Good Intentions & Mentor Damage © Martyn Carruthers

Are you enmeshed with a helping professional or a spiritual guide?
Do you feel entangled with your employees or clients?

CAUTION: As you read this, you may discover some disturbing facts about yourself and people you know. Please discuss with friends how damage or abuse may apply to you … and to them.
Please avoid hasty conclusions or retribution

We help people solve emotional and relationship problems and we meet many people who have tried other sources of help. We learn from them some consequences of psychological theories, cults and New Age psycho-theologies. This helps us provide mentorship with integrity.

Although most helping professionals and mentors have good intentions, we developed ways to help people manage the consequences of spiritual and therapeutic abuses that comprise therapist damage or mentor damage.

Sometimes mentor damage must be resolved before people can move on with their lives. (Here are some comments about experiences with therapists / counselors that may be stranger than fiction.)

Abusers usually claim good intentions. They may say that they want to help you enjoy perfect mental health or wonderful spiritual experiences. They may say that they want you to avoid hell or prevent further suffering. They may tell you that they want to protect you, or that they will help you by making important decisions for you.

Healthy mentor qualities include maturity, emotional stability and competence; and deficiencies in those areas may result in damaged clients or patients. It is wise to recognize which potential mentors and helping professionals avoid resolving their own emotional baggage or do not heal their own relationship issues.

I have a PhD in psychology … I know many mental health professionals who specialize in their own problems and project their issues onto their clients. Some therapists are notorious for codependent, dysfunctional behavior … don’t give away your power. California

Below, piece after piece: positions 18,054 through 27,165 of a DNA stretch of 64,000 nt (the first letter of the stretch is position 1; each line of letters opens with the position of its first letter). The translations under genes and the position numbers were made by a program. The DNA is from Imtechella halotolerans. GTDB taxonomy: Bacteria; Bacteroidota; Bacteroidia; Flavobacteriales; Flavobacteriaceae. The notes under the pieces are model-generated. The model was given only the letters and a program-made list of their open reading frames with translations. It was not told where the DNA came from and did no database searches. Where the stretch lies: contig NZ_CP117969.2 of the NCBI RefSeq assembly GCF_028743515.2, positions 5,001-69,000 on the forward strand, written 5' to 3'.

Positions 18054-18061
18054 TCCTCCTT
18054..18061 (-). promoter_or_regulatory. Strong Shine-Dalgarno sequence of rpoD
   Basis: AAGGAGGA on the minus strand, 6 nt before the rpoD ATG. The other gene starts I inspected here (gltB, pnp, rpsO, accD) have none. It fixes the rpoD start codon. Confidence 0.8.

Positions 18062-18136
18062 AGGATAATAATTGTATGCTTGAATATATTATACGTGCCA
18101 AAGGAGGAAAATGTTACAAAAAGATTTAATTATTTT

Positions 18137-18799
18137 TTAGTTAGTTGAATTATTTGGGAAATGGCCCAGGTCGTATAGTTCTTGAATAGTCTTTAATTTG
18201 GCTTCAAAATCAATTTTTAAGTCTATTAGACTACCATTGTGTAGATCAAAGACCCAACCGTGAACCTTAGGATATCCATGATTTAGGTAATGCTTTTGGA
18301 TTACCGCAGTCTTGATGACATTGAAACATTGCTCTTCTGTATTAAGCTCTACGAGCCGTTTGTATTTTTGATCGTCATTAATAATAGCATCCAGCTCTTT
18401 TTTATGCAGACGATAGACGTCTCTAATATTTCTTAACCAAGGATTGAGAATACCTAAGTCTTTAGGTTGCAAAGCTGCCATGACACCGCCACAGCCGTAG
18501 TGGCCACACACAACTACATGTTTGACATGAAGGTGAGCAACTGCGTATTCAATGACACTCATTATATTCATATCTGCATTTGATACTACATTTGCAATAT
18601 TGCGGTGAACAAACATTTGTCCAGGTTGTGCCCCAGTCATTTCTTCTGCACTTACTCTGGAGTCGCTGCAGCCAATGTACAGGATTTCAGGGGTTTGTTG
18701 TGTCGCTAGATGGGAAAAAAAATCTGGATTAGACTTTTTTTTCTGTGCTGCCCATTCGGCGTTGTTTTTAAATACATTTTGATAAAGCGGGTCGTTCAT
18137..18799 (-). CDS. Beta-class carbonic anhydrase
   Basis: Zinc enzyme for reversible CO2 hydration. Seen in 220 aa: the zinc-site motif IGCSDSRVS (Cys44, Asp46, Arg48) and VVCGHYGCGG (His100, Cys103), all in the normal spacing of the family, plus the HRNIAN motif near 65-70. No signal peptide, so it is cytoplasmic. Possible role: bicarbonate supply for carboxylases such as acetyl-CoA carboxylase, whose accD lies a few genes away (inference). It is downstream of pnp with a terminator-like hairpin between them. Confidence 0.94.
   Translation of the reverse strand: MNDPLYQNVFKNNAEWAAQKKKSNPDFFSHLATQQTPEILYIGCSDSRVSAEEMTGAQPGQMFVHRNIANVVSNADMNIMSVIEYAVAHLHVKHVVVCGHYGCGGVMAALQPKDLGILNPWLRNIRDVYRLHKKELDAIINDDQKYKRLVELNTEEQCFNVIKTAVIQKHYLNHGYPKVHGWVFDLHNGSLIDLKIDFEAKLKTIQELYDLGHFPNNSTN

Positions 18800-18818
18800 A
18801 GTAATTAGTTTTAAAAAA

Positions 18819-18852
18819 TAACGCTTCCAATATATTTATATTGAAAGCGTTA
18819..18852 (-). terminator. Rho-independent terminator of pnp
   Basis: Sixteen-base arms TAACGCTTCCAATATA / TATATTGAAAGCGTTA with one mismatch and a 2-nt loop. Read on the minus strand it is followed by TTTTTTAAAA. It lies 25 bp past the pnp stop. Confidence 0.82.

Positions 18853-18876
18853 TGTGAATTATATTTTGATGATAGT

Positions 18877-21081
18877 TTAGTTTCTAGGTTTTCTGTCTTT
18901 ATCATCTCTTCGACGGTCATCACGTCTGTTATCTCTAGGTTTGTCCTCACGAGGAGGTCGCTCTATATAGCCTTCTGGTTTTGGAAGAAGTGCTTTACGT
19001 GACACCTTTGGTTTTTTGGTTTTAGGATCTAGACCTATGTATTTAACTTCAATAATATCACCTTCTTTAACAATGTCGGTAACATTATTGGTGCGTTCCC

Beware of therapists who only offer intellectual insights or statistical analyses. Beware of mentors who are depressed, arrogant, dissociated or who try to cling to you. Beware of counselors who are irresponsible, overly sympathetic or immature – especially if they want you to like them – or worse, if they want you to be like them!

I was in therapy for 12 years and felt worse coming out than I did going in.
My obsessive compulsive disorder remained unchanged, my socially avoidant behavior was the same, I was still depressed … and I felt worse because I was so angry at the therapists.

Beware of helping professionals who are overly sympathetic. If they stop being curious, instead of listening to you, they only listen to themselves. They may make intuitions (guesses spoken as inspired truths) and commence interventions without checking whether those interventions are appropriate. They may treat you like a child.

My psychiatrist conditioned me with a sort of continuing shock treatment
that was so obnoxious that I pretended to be normal to escape his therapy.

For example, if a coach, counselor or therapist tells you that you must forgive someone who violated your values … forced forgiveness may deny your emotions, prevent your  learning and delay your maturity. I see forced forgiveness as a form of abuse (the abuser acts like a bullying parent or a judgmental priest).

Therapists offer varying suggestions because they have adopted beliefs from their mentors and colleagues about what makes people get better. But they usually fail to question these  assumptions, regarding them as self-evident truths and applying them to everyone who walks through the door. Sometimes they fit, but sometimes—probably between 30 and 50 percent of the time—they don’t. From Am I Crazy or is it My Shrink?

Lasting happiness seems to require that you make decisions and take responsibility for your choices, including your choice of who you trust, even when the consequences are unpleasant. Were your actions through naivety, misinformation or ignorance? Understanding the consequences can help you make better decisions.